"A soft-hackle can be anything," he says. "If you tie soft hackles on fine wire hooks, they hang in the water like an emerger. That's the modern term for a wet fly - an emerger. And you can drag 'em deep and they work as well as a nymph. I've done a lot of nymph fishing. If you take a wet fly and put a piece of split shot above it, and dink the bottom with it just like you would a nymph, it seems to work just as well."

Sometimes, he says, he'll grease wet flies and fish them right in the surface film.

The technique of fishing wet flies is as important to success as the patterns, he adds. The classic method of fishing wet flies is a downstream-and-across cast, pretty much the opposite of most accepted modern methods of fishing nymphs and dry-flies.

"That's not the same as a fly that's dragging," he says. "When you do it right, the fly traverses the stream slowly. By mending line, you can slow its progress, so instead of swinging, it traverses the stream straight across, rather than in an arc. At some times, I'll work them upstream like a nymph."

Old-time wet-fly fishermen generally used extra-long cane rods to aid in manipulating the line on the water. Gray has made a concession to technology by using graphite rods. His two rods - custom-made by himself and Doug Persico, owner of the Rock Creek Merc - are 11 1/2 and 13 1/2 feet long. They both have the soft action of cane, however. The extra length also helps in the traditional roll-casting technique, which requires no tiring back-casting.

Traditionally, wet flies were fished in "teams," usually three at a time. When he first started fishing Rock Creek, Gray typically would follow that practice. In recent years, fishing regulations on Rock Creek restricted anglers to using no more than two flies at a time.

"Before they put the restriction on," he says, "I always used three flies. They called it the holy trinity of wet-fly fishing. I used a Partridge and Yellow, a Partridge and Orange, and a Partridge and Pheasant Tail. All three worked throughout the season. As the season changed, the trout's preference changed. You could put 'em anywhere on the leader and they would select by color."

Original materials of the old wet-fly patterns can be difficult to obtain today, he says. And he prefers natural materials to new synthetic ones.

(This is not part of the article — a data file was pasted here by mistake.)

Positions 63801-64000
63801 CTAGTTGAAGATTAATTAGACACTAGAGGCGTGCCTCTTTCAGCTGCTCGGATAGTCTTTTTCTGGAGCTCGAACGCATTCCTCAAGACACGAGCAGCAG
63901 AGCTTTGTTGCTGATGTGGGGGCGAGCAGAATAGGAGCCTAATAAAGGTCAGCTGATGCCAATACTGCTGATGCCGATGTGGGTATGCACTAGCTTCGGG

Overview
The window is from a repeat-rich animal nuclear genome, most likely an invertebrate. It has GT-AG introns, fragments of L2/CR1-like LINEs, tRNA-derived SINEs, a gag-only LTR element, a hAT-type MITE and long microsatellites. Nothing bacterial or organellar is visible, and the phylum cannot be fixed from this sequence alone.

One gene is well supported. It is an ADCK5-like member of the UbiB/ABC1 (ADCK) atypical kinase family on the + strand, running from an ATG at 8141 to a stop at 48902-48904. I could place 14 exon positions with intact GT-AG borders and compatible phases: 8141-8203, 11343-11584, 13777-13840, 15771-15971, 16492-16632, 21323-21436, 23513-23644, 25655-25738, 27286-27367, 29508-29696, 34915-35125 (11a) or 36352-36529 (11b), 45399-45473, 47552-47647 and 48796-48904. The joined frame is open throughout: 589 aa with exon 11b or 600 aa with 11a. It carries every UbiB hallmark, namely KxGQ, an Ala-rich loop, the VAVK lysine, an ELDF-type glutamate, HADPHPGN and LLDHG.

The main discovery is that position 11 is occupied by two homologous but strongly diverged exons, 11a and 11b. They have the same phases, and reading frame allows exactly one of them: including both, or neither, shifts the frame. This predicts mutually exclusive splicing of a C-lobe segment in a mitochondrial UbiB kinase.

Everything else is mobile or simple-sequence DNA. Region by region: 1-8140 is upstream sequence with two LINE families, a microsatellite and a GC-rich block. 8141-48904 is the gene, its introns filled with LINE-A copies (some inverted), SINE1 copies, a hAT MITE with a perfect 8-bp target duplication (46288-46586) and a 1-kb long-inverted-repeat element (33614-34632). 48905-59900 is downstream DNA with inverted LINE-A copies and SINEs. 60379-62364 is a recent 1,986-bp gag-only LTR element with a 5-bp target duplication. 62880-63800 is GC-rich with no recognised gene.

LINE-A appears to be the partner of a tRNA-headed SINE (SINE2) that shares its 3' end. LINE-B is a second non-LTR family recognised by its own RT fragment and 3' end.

"Some of the game birds, like woodcock, you have to rely on friends who hunt them," says Gray. "And I've got road kill and everything else around here. Partridge, you can get by with nothing but. And it's available. It's the most useful bird there is. Starling, at one time was the highest rated fly-tying material. For a blue-winged olive, a little bit of starling hackle and a pheasant tail body is as good as it gets, I think. A quill wing collects air bubbles better than any synthetic material. It takes on the chromy sheen you get on a natural emerger."

His technique of tying quill wings shiny side down "makes them look more like a nymph than any of the modern techniques," he says. "The silver air bubbles simulate the body of an insect filling with gas to bring them to the surface and hatch."

One key to tying successful wet flies, Gray says, is to tie them sparsely.

"All tiers have a tendency to wrap too much stuff on there," he says. "You should tie them sparse, especially partridge."

The late fly-tying innovator and author Gary LaFontaine of Deer Lodge was the first to write about the gas-bubble phenomenon in hatching caddis flies. His articles and books about it and the fly patterns he developed to imitate it have become famous.

"The thing was," says Gray, "they were doing this for hundreds of years" with wet flies.

One of LaFontaine's creations, however, a soft-hackle wet fly in the classic tradition called the Firecracker, is one of Gray's favorites.

On numerous occasions, he says, fishing exclusively Firecrackers in green and orange, he's dramatically out-fished other anglers using modern dry flies and nymphs on the same stretch of Rock Creek at the same time.

"Mainly," he says of his love of classic wet flies, "it's their effectiveness. If fish are feeding, and I know what they're feeding on, like a PMD (pale morning dun mayfly), I'll put on a little yellow soft-hackle, a Partridge and Yellow, and it seems like I'll catch every fish in the creek. I think it's a more relaxed way to fish, too, rather than wear your arm out. I'm sort of a traditionalist. But if it's dry flies they want, I'm glad to oblige 'em."

Reporter Daryl Gadbow can be reached at 523-5264 or at dgadbow@missoulian.com